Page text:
The American Petroleum Institute estimates that nearly 80 percent of the world’s oil reserves are owned by national oil companies and 6 percent are controlled by investor-owned corporations such as Exxon Mobil and Shell.

That trend — and the tendency of states to skimp on investment in future production so they can spend their oil riches on other projects and causes — prompted the Energy Information Administration late last year to nearly double its forecast for world oil prices, saying they would stay at high levels because of lack of investment.

The trend emerged in recent years as two of the top oil producers — Russia and Venezuela — asserted control over their oil industries, precipitating sharp drops in investment, development and production. Their actions laid the foundations for today’s soaring prices.

Venezuelan President Hugo Chavez, a left-leaning nationalist and populist whose example inspired Mr. Morales, is the most outspoken advocate of high oil prices. Venezuela sits atop the Western Hemisphere’s largest oil reserves and historically has been a top supplier of the United States.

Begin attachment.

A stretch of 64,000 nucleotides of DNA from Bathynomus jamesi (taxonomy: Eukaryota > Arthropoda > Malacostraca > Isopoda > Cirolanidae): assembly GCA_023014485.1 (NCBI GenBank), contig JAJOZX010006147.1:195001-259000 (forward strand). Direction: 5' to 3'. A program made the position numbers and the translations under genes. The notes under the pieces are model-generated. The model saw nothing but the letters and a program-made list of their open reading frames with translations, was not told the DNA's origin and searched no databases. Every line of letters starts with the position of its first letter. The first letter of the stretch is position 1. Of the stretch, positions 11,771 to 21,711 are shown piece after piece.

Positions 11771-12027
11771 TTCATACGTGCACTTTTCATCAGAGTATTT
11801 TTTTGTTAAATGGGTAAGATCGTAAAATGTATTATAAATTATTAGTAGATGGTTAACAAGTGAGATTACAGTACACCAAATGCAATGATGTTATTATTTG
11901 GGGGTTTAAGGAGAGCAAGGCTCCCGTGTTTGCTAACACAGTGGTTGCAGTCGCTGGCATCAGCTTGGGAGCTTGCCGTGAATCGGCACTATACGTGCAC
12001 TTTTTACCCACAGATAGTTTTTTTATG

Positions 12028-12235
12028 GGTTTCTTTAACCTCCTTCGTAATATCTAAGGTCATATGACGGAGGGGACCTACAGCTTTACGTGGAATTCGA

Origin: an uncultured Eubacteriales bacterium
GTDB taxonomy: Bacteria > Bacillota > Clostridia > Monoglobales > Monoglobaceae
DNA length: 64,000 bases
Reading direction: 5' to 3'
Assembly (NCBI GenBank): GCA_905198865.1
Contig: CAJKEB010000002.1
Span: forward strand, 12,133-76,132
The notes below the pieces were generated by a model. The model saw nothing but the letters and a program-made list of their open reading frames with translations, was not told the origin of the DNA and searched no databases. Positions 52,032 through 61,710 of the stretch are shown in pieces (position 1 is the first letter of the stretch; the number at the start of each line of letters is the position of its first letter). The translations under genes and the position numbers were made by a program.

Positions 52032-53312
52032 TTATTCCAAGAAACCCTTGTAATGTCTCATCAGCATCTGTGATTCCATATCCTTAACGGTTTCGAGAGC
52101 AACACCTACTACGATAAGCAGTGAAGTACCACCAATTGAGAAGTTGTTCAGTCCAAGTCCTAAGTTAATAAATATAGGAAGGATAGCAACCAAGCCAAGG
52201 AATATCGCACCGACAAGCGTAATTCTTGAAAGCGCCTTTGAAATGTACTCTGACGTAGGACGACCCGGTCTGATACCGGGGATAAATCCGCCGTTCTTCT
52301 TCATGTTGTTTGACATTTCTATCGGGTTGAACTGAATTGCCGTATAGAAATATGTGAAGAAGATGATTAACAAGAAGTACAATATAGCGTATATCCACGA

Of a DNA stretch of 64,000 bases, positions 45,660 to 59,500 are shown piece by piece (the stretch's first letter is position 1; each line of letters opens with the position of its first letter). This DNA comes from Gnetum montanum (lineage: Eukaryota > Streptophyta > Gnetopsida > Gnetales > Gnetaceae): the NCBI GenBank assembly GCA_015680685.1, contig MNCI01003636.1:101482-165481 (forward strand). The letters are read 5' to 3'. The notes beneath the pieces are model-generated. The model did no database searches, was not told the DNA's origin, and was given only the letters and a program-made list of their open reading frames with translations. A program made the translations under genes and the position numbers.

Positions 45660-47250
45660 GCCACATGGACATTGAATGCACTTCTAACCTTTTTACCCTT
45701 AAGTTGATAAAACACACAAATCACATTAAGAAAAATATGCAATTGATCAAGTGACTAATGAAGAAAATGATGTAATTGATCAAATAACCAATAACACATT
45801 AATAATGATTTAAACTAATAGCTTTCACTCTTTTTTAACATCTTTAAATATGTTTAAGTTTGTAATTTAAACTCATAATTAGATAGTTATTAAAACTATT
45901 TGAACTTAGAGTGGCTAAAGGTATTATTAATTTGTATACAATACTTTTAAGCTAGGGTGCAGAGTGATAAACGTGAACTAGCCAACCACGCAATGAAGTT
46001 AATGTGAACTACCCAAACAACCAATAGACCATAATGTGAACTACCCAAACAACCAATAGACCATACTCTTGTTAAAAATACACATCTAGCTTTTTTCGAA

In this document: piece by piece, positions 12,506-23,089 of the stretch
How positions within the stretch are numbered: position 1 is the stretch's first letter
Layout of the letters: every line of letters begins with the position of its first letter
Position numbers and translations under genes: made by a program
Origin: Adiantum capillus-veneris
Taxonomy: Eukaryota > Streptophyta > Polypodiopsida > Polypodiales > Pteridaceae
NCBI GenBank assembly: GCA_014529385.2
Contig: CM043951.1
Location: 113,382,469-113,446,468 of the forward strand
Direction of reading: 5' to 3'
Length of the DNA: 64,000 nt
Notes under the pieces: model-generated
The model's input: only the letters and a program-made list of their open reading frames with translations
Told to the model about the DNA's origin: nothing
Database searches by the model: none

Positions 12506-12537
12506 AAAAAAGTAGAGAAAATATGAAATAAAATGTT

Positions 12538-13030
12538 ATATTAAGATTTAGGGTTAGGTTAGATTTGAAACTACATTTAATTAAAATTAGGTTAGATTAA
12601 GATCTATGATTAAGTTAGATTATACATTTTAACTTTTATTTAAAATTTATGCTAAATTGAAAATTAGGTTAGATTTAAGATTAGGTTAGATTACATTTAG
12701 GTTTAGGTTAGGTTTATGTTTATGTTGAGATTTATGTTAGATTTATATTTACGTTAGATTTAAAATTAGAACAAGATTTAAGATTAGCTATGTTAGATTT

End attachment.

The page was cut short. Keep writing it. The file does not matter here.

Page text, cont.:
The U.S. energy agency has concluded that since his election in 1998, Mr. Chavez’s goal has been to increase the oil revenues that sustain his government and the country’s economy through price increases rather than increased output. As a key member of the Organization of Petroleum Exporting Countries (OPEC), he regularly lobbies for production cuts to keep markets tight and prices high.

Output has fallen from a high of 3.3 million barrels a day to about 2.76 million, though analysts say Venezuela is one of only a handful of countries that could be increasing its output substantially to ease strains in world oil markets.